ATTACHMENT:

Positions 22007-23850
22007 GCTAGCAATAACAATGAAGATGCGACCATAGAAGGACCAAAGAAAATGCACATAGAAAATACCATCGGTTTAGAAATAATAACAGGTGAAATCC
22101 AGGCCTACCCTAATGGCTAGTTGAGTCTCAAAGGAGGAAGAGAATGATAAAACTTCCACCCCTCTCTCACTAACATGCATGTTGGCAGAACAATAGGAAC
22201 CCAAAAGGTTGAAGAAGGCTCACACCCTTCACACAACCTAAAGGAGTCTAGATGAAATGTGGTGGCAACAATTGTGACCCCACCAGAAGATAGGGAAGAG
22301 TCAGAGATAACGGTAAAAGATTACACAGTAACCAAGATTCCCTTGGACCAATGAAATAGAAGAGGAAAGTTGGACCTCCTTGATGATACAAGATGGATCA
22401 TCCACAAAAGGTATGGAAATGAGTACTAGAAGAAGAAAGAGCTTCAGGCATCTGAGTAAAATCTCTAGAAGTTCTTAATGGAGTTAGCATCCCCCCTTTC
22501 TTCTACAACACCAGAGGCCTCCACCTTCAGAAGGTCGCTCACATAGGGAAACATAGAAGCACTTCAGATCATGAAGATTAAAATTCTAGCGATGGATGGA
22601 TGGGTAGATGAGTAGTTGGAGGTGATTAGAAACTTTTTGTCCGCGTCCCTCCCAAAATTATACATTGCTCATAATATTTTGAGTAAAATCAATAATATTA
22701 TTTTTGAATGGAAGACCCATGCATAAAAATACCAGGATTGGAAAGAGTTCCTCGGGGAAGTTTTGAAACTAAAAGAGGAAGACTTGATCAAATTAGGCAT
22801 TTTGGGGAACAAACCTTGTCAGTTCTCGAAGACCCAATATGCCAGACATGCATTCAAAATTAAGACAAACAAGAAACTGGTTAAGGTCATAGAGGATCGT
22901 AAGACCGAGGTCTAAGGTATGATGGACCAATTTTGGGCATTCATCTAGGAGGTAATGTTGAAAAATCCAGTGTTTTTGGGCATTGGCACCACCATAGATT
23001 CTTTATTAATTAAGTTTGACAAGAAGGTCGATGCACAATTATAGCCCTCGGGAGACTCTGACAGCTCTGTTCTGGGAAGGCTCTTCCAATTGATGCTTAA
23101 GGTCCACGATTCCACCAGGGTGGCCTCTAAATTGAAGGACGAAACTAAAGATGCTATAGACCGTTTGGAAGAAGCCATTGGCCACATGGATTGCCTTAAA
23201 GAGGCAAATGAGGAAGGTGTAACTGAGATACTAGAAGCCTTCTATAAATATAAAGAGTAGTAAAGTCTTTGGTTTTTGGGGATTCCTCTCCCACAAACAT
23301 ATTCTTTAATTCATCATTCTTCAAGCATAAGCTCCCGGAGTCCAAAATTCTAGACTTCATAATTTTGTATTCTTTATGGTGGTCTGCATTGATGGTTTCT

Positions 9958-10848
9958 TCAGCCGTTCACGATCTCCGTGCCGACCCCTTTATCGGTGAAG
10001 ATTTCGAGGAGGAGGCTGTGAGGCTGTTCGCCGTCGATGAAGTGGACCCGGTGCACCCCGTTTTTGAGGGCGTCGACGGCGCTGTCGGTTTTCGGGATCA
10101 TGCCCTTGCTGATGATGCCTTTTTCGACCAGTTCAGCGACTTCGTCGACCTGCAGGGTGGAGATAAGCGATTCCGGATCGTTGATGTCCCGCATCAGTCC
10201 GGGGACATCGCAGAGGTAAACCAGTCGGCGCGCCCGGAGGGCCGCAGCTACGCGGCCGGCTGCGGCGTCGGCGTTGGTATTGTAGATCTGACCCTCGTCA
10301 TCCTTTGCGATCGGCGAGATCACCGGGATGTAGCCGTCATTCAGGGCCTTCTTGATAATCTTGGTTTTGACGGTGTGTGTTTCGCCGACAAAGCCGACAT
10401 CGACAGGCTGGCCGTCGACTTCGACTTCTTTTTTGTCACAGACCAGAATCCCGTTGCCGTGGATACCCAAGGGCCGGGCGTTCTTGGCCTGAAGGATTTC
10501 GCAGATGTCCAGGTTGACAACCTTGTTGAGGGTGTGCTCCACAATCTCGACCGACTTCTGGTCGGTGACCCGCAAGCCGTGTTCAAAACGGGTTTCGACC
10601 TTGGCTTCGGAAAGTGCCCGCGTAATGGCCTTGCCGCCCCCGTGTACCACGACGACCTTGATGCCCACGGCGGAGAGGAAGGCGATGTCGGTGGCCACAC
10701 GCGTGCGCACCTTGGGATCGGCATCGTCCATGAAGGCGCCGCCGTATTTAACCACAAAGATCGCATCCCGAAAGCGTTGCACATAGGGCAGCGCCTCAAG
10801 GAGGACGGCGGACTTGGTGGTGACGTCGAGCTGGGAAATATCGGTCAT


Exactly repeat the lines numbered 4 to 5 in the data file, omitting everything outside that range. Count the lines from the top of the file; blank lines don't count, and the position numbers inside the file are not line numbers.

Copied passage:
22201 CCAAAAGGTTGAAGAAGGCTCACACCCTTCACACAACCTAAAGGAGTCTAGATGAAATGTGGTGGCAACAATTGTGACCCCACCAGAAGATAGGGAAGAG
22301 TCAGAGATAACGGTAAAAGATTACACAGTAACCAAGATTCCCTTGGACCAATGAAATAGAAGAGGAAAGTTGGACCTCCTTGATGATACAAGATGGATCA